It is important to encourage
teens to have more Israel experi-
ences. The best learning about
any country comes from long-
term visits there.
If any new behavior creates a
problem, then any affected par-
ties should seek rabbinical coun-
seling. A parent must be content
knowing he or she has enabled
the young person to make in-
formed choices and take his own
direction.
Let us all seek ways of Jewish
growth, and let's make a special
effort to prevent our teens from
compartmentalizing their Israel
experience. Let us validate the
Jewish identities of those re-

I was appalled after reading a July
5 Letter to the Editor by Arnie
Kantor in which he expressed his
wish for Israel to strip its Arab cit-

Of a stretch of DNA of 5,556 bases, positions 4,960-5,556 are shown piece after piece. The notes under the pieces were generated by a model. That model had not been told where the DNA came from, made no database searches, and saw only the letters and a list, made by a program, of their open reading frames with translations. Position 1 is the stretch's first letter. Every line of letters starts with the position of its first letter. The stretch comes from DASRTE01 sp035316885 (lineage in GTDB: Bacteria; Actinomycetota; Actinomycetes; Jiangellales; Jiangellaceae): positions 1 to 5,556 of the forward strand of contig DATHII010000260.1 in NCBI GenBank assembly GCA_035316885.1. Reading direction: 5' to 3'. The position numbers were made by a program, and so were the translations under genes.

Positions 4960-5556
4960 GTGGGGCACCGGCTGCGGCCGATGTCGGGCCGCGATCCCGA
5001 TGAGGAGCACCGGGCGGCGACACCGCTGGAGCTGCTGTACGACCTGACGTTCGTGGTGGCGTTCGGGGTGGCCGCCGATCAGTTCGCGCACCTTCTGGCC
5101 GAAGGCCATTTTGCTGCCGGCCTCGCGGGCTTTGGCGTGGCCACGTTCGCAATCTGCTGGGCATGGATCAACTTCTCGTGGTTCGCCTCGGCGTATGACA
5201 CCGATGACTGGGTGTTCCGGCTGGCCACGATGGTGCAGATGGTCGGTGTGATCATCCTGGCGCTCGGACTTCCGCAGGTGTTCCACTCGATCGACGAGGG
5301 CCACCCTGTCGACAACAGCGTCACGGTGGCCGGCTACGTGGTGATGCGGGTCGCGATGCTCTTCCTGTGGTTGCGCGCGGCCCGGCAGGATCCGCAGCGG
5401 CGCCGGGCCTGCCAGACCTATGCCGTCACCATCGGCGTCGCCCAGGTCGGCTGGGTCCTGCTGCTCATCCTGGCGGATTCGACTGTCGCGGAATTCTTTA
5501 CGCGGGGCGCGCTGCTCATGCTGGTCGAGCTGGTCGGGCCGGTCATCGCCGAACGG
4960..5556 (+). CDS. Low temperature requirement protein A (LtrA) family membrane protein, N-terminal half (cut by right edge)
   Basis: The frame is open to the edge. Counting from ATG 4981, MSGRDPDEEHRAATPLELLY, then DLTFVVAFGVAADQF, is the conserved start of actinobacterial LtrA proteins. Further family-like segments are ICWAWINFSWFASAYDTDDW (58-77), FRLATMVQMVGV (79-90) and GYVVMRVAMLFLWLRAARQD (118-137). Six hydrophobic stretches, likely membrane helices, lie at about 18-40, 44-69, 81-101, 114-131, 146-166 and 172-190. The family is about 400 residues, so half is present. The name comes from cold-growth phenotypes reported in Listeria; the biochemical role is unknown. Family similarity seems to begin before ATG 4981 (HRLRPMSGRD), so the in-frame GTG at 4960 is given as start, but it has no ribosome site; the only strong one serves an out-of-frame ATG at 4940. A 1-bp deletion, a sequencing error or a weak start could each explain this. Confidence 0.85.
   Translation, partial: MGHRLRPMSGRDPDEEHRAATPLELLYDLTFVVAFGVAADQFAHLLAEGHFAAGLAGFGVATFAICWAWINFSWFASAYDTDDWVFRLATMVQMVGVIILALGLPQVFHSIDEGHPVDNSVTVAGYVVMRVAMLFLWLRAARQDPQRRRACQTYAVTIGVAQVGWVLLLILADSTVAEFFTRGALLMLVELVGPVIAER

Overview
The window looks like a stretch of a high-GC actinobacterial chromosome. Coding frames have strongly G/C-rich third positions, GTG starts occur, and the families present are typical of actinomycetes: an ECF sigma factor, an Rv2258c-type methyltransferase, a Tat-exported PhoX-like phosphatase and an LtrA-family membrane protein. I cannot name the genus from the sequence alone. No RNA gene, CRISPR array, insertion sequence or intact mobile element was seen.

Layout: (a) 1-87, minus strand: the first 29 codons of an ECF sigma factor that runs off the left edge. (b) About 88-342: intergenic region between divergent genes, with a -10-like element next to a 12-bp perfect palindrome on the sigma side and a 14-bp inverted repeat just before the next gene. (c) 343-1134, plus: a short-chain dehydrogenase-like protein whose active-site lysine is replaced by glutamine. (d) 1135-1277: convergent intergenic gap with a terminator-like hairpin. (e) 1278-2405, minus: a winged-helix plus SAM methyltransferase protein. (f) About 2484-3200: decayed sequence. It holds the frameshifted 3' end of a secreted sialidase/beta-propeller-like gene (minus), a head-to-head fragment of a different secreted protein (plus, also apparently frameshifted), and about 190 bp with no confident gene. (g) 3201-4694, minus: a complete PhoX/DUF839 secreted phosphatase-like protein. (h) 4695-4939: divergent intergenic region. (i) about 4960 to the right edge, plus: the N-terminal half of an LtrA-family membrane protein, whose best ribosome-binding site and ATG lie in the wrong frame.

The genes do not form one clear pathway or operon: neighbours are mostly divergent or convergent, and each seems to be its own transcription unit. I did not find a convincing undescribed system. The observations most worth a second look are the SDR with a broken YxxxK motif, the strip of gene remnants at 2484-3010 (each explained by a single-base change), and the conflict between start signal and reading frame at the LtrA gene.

izens of the right to vote.
Arab-Israelis must be able to
keep their right to vote in Israel.
They are Israeli citizens and,
therefore, deserve the entitlement
to all rights given to any other Is-
raeli citizen. After all, we Jewish-
Americans would never tolerate
being unable to vote in the Unit-
ed States. Israel could never right-
fully deny Arabs the right to vote
in a country where they are citi-
zens; it would simply be discrim-
ination.
As part of Israel's population,
Arab-Israelis must voice their
opinions through voting. This is
essential for Israel's democratic
government to be able to serve all
of its inhabitants, Jewish or not
Jewish.

Scott Gitler
Walled Lake

No Tickets
Is Old Hat

Temple Beth El is to be com-
mended for its offering of free High
Holy Day services to our commu-
nity.
However, Temple Beth El is not
the first congregation in the De-
troit area to make this offer.
Beth Isaac Synagogue in Tren-
ton has had this policy is effect
ever since it occupied its own sanc-
tuary about 31 years ago. In fact,
Beth Isaac has advertised its High
Holiday services in The Jewish
News in the past — "No Ticket
NO TICKETS page 22

N